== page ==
Progression is the key to results. Your body adapts to the stress you put on it, so you need to gradually increase the stressor to force the body to keep adapting – i.e. getting fitter and burning calories.
It’s a good idea to put a programme together for yourself, rather than waiting until you get to the gym to decide what to do. Sticking to a planned programme should yield better results.
Let’s say you go to the gym 3 times a week. You could do a different work:rest interval each day, for exmaple:
Monday: 2 min on/2 min off x 4
Wednesday: 1 min on/2 min off x 6
Friday: 30 secs on/90 secs off x 8
Then the following week you could either increase the number of intervals or keep the number of intervals the same but increase the speed/level at which you perform each one. Increase only one variable at a time.
My suggestion is to take a 3-4 week period (a training cycle) and pick one variable to change. For example, the number of intervals.
Using the example above, your training cycle might look like this:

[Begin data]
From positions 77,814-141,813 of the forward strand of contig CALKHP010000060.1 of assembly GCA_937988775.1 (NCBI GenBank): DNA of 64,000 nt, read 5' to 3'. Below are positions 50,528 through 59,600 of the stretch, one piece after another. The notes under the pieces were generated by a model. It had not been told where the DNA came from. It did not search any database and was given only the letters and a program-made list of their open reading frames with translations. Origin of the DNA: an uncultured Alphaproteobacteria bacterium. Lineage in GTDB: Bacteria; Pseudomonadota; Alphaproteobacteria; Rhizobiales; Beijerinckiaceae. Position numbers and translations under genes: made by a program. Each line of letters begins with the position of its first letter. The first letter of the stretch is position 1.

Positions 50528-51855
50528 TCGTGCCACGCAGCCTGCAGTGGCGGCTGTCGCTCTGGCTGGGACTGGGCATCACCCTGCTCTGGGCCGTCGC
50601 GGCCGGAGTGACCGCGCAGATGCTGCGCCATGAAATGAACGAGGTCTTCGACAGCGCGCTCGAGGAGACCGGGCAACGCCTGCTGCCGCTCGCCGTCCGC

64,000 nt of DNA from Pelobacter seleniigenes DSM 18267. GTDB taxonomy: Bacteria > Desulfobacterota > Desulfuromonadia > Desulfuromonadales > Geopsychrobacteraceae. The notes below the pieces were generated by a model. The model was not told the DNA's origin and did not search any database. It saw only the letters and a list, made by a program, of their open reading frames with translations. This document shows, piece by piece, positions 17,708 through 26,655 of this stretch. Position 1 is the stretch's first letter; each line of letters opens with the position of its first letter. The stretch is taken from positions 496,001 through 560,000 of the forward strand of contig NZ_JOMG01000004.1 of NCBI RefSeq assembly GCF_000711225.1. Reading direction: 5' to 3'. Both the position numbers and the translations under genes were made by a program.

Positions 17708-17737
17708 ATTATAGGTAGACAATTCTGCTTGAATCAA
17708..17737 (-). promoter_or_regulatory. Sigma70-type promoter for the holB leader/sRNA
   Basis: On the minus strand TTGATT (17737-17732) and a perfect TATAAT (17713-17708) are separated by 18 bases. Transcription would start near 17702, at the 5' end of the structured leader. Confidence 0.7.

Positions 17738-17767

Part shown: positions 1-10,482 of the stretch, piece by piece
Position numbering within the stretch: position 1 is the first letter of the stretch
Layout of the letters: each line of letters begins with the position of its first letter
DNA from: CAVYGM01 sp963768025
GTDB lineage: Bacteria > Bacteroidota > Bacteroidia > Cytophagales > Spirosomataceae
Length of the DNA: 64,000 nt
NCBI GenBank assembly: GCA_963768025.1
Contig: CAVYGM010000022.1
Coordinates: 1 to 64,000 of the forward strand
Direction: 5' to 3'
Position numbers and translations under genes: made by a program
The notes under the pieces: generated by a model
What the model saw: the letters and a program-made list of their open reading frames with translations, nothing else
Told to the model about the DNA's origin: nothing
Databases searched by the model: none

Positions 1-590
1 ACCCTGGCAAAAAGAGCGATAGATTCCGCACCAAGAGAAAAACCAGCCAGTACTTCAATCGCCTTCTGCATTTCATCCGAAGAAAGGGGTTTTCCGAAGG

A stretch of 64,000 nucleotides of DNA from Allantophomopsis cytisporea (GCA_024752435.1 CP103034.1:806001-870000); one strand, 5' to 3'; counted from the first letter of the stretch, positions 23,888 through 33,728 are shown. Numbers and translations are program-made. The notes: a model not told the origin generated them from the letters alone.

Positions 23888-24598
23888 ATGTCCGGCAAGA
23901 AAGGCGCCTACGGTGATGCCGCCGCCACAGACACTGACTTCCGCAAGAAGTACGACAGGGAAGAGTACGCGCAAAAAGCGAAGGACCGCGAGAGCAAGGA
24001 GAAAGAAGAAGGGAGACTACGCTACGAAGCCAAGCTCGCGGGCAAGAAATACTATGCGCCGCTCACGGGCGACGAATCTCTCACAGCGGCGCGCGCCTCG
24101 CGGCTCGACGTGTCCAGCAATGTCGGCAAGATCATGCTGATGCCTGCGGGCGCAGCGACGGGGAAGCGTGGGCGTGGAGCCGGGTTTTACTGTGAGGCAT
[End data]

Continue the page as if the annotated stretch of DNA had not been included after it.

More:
Week 1 Monday – 4 intervals
Week 2 Monday – 5 intervals
Week 3 Monday – 6 intervals
When you had completed that cycle, you could then pick another variable for the next training cycle, such as speed. In that scenario, you would keep the number of intervals the same, but increase the speed/level each week. For example:
Week 1 Monday – 4 intervals @ 11 kph
Week 2 Monday – 4 intervals @ 11.5 kph
Week 3 Monday – 4 intervals @ 12 kph
Why not try putting together your own 12-week programme, using these principles? It doesn’t have to be perfect; you might find once you start doing it that you’ve been over-ambitious or under-ambitious – if so, tweak it. Following a programme is the best way to make progress.
There are so many ways to do interval training. What I’ve suggested here is a starting point, but there are many paths you can take to continue. Good luck!